Monday, October 16, 2017

It’s not a sign of weakness to feel the gravity of your own struggle

Lewis was more than a professional critic, but also a prolific corresponder. 

More than twenty years after his death, his foundation published an anthology of letters written to family, friends, and fans, spanning from his youth as a student to just a few weeks before his death. 

In one particular letter from the mid fifties, he wrote the following. 

The pleasure of pride is like the pleasure of scratching. If there is an itch, one does want to scratch, but it is much nicer to have neither the itch nor the scratch. As long as we have the itch of self regard we shall want the pleasure of self approval, but the happiest moments are those when we forget our precious selves and have neither but have everything else instead. 

It’s a brilliant primer on the power of pride. Not to mention, a reminder of a lesson that I’ve been trying to learn. 

Pride is the unwillingness to admit that it’s okay not to be okay. 

This kind of mindset contracts our hearts, lowers our receptivity and clouds our vision. No matter how cleverly we rationalize it as integrity. 

I’m reminded of a song lyric from another famous critic. Dylan sang:

When the walls of pride are high and wide, we can’t see over to the other side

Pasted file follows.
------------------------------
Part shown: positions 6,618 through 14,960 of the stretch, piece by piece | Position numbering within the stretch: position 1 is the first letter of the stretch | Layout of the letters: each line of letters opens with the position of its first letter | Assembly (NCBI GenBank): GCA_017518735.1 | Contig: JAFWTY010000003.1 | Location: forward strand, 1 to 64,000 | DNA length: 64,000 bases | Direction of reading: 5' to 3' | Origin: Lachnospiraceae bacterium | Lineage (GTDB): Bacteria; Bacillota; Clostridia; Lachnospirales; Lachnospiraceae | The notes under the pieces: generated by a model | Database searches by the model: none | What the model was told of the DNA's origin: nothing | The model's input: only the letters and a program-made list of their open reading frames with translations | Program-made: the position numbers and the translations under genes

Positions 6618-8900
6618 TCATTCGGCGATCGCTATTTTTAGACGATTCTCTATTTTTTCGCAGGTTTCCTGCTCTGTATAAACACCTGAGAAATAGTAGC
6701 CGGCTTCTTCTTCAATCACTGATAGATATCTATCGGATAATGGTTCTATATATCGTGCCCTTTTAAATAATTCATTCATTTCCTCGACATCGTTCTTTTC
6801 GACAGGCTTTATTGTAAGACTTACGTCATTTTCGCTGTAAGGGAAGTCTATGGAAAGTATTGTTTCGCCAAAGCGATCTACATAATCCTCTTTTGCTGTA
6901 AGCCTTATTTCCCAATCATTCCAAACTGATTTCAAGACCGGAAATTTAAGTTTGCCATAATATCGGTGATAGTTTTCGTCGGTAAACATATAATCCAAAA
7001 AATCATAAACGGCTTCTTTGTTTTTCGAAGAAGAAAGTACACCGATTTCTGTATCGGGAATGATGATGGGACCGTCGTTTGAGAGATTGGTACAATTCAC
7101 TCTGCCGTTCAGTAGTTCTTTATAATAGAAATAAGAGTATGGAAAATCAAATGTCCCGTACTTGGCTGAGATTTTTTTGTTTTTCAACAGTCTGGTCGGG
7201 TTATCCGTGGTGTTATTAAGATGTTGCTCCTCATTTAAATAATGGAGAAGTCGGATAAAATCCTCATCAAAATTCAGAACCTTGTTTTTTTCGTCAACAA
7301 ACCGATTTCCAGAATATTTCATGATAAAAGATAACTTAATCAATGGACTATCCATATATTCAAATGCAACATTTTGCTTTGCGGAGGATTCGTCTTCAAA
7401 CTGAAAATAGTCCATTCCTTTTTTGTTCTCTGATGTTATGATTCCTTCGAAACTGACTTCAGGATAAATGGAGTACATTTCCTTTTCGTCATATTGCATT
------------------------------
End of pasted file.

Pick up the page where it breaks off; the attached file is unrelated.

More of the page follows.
Proving, that pride can betray our hearts by masking our real fears, but it can also contract our minds by keeping us isolated with our pain. 

And so, if we’re feeling stuck, the best thing we can do courageously and vulnerably share it with another person. Because how nice is it know that what we’re struggling isn’t an isolated incident? How relieving is it to know that everyone is struggling, some people are just better at hiding it than others?

In times of pain, we have to remember that all healing occurs in relationships. That only through the interpersonal account with another person can we push past our pride and enter into the transcendental healing atmosphere. 

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With whom do you need to share your struggle?

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Scott Ginsberg
That Guy with the Nametag
Author. Speaker. Strategist. Inventor. Filmmaker. Publisher. Songwriter.  
scott@hellomynameisscott.com
www.nametagscott.com


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